Japan's Central Bank Is Roiling Markets
(Bloomberg) -- The Bank of Japan’s most significant policy changes to its massive monetary stimulus in two years quickly injected life into the government bond market. BOJ Governor Haruhiko Kuroda said the central bank would permit the benchmark 10-year yield to trade a bit more widely, and pledged to keep rates at extremely low levels for an "extended period." Economists disagreed on whether the BOJ had enhanced its stimulus or taken a tiny step toward unwinding it. As central banks in the U.S. and Europe move away from crisis-era policies, investors are asking how long the BOJ can continue with its own stimulus program, and how high yields could go in the meantime.
1. Why are Japanese bond yields swinging so wildly?
Yields began to rise in July in response to news reports that BOJ policy makers were debating taking steps to address some of the side effects of the five-year old stimulus program, such as undermining bank profitability and distorting bond markets. On July 31, the BOJ confirmed that the benchmark 10-year yield would be allowed to move up and down a bit more freely. Kuroda said the previous trading range -- assumed by the market to be 0.1 percentage point on either side of 0 percent -- would be permitted to roughly double. As the market digested the conflicting signals, the yield tumbled by the most in nearly two years. It rebounded two days later to an 18-month high of 0.145, before the central bank unexpectedly purchased bonds in a so-called special buying operation, pushing the yield back to 0.115 percent.
2. Why did the BOJ do that?
The surprise market operation two days after the policy meeting -- and three unlimited purchase offers in the days ahead of it -- were meant to stifle rapidly rising yields. Any additional sharp jumps in the long-term yield are likely to trigger more action from the BOJ. Deputy Governor Masayoshi Amamiya explained that the central bank won’t tolerate a race toward 0.2 percent.
3. Why is the BOJ buying bonds in the first place?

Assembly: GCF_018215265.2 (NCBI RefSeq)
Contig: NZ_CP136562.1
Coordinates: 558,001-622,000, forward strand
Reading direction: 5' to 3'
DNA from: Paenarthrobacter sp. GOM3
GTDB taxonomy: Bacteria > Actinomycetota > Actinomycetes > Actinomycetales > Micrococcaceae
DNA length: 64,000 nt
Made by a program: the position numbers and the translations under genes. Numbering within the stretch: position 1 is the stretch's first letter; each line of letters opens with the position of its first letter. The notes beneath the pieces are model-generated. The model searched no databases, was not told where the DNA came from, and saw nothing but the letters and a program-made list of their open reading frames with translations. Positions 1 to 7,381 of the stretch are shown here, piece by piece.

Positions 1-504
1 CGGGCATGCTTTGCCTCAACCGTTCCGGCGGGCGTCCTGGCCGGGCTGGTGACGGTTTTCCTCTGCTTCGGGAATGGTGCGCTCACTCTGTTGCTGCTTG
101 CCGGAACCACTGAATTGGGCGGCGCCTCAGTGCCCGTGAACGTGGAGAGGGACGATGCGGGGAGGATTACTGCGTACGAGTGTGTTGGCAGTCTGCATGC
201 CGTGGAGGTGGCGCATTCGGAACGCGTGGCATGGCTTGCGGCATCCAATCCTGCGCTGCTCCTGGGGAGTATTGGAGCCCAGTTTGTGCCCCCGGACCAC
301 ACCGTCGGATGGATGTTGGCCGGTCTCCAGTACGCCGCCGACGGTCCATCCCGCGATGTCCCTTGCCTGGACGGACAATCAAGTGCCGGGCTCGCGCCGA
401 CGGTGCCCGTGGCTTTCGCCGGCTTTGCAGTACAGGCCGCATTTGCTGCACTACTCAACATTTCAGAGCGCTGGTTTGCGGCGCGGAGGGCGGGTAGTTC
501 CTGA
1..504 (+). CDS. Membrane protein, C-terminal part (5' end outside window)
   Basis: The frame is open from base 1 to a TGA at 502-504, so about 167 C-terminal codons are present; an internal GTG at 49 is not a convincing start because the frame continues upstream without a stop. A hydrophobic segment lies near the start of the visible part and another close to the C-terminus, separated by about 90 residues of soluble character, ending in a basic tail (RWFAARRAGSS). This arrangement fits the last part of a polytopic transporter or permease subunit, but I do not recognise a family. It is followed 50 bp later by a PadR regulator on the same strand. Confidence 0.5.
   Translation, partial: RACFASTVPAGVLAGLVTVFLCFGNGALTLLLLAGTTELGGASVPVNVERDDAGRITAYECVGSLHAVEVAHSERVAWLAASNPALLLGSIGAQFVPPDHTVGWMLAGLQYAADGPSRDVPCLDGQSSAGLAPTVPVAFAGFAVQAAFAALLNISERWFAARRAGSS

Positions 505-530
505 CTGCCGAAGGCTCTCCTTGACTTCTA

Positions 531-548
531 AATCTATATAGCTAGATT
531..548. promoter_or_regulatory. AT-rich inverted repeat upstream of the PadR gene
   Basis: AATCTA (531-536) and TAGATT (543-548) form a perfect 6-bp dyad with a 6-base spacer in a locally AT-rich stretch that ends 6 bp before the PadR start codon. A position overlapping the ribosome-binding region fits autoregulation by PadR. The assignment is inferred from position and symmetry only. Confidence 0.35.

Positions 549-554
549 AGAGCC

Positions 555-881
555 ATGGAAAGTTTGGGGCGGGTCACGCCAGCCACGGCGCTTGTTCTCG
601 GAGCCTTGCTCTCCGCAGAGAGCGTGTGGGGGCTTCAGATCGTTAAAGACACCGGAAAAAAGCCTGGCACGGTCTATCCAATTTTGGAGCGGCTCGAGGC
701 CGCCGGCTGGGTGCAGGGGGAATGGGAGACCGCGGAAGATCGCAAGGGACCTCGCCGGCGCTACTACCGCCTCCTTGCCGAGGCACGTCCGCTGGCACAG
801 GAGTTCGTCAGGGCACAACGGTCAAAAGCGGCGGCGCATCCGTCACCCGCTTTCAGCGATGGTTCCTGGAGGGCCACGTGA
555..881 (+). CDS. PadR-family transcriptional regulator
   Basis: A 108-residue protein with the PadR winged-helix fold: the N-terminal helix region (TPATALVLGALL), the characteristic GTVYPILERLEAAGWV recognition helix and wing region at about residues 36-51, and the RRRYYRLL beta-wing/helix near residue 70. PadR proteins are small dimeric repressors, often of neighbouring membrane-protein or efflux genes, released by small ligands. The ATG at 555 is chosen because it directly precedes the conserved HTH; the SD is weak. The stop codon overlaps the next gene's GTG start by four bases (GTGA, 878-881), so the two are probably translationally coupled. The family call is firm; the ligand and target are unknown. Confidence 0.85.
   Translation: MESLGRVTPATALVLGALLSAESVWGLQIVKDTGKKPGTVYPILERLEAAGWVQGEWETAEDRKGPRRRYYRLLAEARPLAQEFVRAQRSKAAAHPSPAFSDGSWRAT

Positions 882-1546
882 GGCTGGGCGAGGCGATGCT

To rescue Japan from nearly two decades of deflationary pressures. At its start, the core of Kuroda’s stimulus program was buying hundreds of billions of dollars worth of government bonds a year. The aim was to push interest rates lower and drive businesses and households into riskier investments. This was expected to stimulate economic activity and raise prices, with a goal of reaching 2 percent inflation and self-sustaining economic growth. While progress has been made, the goals remain elusive.
4. What’s happened to those purchases over time?
Officially, the BOJ’s target of expanding its JGB holdings by 80 trillion yen ($718 billion) annually remains in place. In reality, its buying has fallen to just above half that pace. The drop has quickened since the central bank shifted the primary focus of its stimulus to controlling interest rates in September 2016. Its stated rationale for the change was policy sustainability.
5. Is the BOJ effectively tapering?
The bond buying has certainly plummeted, leading to speculation that it would drop the 80 trillion yen target -- a pace that is widely considered unsustainable. Yet under yield curve control, the BOJ said it would buy only as many bonds as it needed to maintain the 10-year yield at its target, and it has accomplished that. Kuroda has said the decline in the amount of government debt available for purchase -- the BOJ owns about 40 percent of the market -- means the central bank can get the same effects by buying less debt.
6. Why does it matter what happens with JGB yields?
First, the BOJ’s bond purchases have ramifications for global markets. Japan is the world’s biggest creditor -- its net $2.95 trillion international portfolio investment position is 26 percent bigger than Germany’s and 60 percent larger than mainland China’s. If higher Japanese yields cause even some of that money to flow back into the nation’s bonds, it would hurt demand for overseas debt and equities markets. It would also strengthen the yen, making imports cheaper and weakening inflation, undermining the BOJ’s efforts.
7. What’s next?
With market sensitivity to Japan’s monetary policy heightened, any shift in the amounts purchased at regular bond-buying operations could trigger a jump or slide in the yen, even though Kuroda said such changes don’t have policy implications.
The Reference Shelf
©2018 Bloomberg L.P.